No. Surcharges and minimum purchase requirements are legal for credit cards only. And even then, only under specific conditions. This restriction applies even if you use a debit card after selecting “credit” on a point-of-service terminal.
Businesses are unable to get around the law by giving surcharges a different name, like handling or service fees. Report merchants charging you a surcharge on a debit card purchase to the card-processing networks.
Debit card fees are inconvenient, but it’s possible to avoid them by following these tips.
Fee schedules, amounts and charges vary by bank and account. Compare multiple options to find an account with reasonable or no fees.
Switch to e-statements to reduce fees, help the environment — and avoid paper statement fees.
There’s a good chance you’ll be charged for using an out-of-network ATM, so try to stick with your bank’s ATMs. Or find an account that doesn’t charge out-of-network ATM fees.
If possible, leave your card at home when traveling abroad. Instead, take out cash before you leave for a trip, use a prepaid travel card or sign up for a credit card that rewards you for worldwide travel.
Many banks waive monthly and other fees if you meet certain conditions, like maintain a minimum account balance. Narrow down an account by searching for conditions you can meet.
Fees for overdrafts and nonsufficient funds can be expensive. Keep an eye on your balance to avoid transactions that will take it below zero.
Surcharges on debit cards are illegal. Don’t be afraid to tell the retailer that it’s not allowed and you’ll take your business elsewhere.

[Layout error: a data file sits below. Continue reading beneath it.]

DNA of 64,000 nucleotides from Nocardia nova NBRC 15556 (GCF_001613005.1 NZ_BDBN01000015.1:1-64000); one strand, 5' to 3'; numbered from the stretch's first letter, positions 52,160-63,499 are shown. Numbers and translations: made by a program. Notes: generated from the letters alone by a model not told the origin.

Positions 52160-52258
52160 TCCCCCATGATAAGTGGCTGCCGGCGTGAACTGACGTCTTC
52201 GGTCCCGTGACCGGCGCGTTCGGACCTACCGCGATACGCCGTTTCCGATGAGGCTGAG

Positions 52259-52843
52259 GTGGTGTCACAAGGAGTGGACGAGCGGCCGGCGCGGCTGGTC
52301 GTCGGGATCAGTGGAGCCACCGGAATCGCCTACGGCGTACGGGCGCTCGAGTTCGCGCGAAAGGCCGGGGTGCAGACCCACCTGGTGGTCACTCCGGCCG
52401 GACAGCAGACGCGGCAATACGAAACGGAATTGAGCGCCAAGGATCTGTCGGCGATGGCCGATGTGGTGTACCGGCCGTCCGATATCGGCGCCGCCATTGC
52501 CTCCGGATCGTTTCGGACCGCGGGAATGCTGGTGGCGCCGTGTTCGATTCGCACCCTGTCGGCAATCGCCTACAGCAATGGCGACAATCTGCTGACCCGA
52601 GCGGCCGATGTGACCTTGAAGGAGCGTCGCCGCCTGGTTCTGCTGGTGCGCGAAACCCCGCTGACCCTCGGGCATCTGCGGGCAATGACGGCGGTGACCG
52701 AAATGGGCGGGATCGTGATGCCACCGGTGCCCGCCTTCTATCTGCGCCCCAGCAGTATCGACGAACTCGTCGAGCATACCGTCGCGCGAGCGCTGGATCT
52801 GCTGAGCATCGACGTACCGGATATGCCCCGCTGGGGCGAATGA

If you wait to report a lost or stolen debit card, you increase your chances of fraudulent activity, and you could be held liable for some charges because you waited to make a report.
Debit card fraud happens when someone illegally obtains your card information and uses it to make purchases. You usually don’t know it’s happened until you see unusual activity on your bank statement. It’s important to notify your bank as soon as you see fraudulent charges, so they can deactivate your card and send you a new one.
This depends on your bank and the situation. Many of the bigger banks offer a 100% money-back guarantee on fraudulent transactions if you comply with the card’s conditions of use. For more information, speak to your financial institution.Back to top
Debit cards are a convenient way to make purchases and manage your cash. But depending on your bank, you could end up paying a fee to use yours. Keep an eye on your balance and understand the terms and conditions for your card to avoid paying more than necessary. To find a card with lower fees or better convenience, compare your debit card options against your needs and lifestyle.